New Paper: Drones are from Mars, Workers are from Venus!

By , December 15, 2011

I have a new paper out from a collaboration with Dr. Gene Robinson and his group at the University of Illinois at Urbana Champaign. [see YorkU Press Release]

Honey bee societies are composed of three castes and two sexes.  Female bees are either queens or workers; the queen bee lays all the eggs, while the workers do pretty much everything else (build the colony by secreting wax, heat and cool the colony, guard it from intruders, nurse and care for young larva, and collect pollen and nectar).  Male bees on the other-hand, have a somewhat more privileged life – their entire existence involves finding virgin queens and mating with them! They are fed by workers, but they do not help out with the day to day activities needed to maintain the hive.  This form of social organization represents a major transition in animal evolution.  How and why do workers forgo reproduction to help their mom and brothers reproduce ?

We are not very far from answering this question.  Both queens, workers and drones have the same genes, and some of the recent advances in the field have come from seeing which genes get turned on or off at different times during the bee’s development to give rise to the distinct castes of honey bees.

Queue-in the bee battle of the sexes! Worker bees and drones have some interesting similarities and differences.  Drones and workers spend a period of time inside the hive, prior to initiating mating and foraging flights respectively.  This transition from in-hive to out-hive activities are also ‘regulated’ by similar hormone and genetics in both drones and workers. For example, juvenile hormone increases the onset of mating and foraging in drones and workers respectively.  Also, colonies where workers start foraging early have drones that start going on mating flights early.  So it appears that maturation of drones and workers are under the common control of genes and physiology.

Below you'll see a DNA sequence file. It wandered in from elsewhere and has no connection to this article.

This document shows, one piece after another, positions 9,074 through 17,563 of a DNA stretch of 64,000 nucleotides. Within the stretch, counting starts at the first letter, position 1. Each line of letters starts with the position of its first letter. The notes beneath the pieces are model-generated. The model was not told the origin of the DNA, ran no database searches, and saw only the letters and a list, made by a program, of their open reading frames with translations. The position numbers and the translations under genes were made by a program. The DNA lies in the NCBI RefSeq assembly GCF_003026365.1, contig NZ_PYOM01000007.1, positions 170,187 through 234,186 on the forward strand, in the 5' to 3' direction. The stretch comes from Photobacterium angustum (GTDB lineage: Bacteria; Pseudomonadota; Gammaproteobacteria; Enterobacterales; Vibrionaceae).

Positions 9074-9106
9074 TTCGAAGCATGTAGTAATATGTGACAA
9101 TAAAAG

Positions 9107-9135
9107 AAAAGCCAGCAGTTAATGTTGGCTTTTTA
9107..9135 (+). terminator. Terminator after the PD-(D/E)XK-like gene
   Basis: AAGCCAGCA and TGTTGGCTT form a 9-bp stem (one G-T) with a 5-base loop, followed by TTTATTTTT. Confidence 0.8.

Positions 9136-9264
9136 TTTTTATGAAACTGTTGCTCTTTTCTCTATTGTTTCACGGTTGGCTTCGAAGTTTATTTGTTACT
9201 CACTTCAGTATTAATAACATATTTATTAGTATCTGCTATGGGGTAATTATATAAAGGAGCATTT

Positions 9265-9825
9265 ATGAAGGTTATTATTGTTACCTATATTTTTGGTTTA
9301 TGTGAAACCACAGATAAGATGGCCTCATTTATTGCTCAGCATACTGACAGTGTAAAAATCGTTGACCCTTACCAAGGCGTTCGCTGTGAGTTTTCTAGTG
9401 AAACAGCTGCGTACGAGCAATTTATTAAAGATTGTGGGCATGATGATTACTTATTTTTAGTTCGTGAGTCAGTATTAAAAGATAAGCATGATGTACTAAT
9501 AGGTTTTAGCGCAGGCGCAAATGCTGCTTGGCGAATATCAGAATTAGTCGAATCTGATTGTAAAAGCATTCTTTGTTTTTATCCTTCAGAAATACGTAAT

What then accounts for the big differences in behaviour between the two?  Workers are much better learners (they take fewer risks!), navigators (they don’t get lost as easily!), and they are extremely sensitive to their environment (they can pace their maturation in tune with the queen and their sisters’ needs).  The foragers also perform the ‘waggle dance’, which communicates information about the location and quality of food resources to their sisters.

We set-out to study differences in the brains between drones and workers.  We collected drones and workers at two time frames; when they are very young and are still in the hive, and after the onset of mating flights and foraging flights.  We dissected the bees, and examined which genes are turned on or off in their brains.  We found massive differences in the brain profiles of drones and workers (~ 40% of genes had sex-difference).

Venn diagram showing changes in brain gene profiles associated with maturation in workers and drones. From Zayed et al 2011

Many of the genes that showed sex-differences are known to play a role in behaviour, learning and memory in solitary critters like the lab mice and the fruit fly.  But the interesting part was that most of the changes in brain profiles that we observed as workers matured were also present in drones.  This suggests that the shift from nursing to foraging in workers was built upon an existing program for maturation in insects.

The study opens the door to understanding the genetic and molecular basis of worker behaviour, and how these social behaviours evolved.


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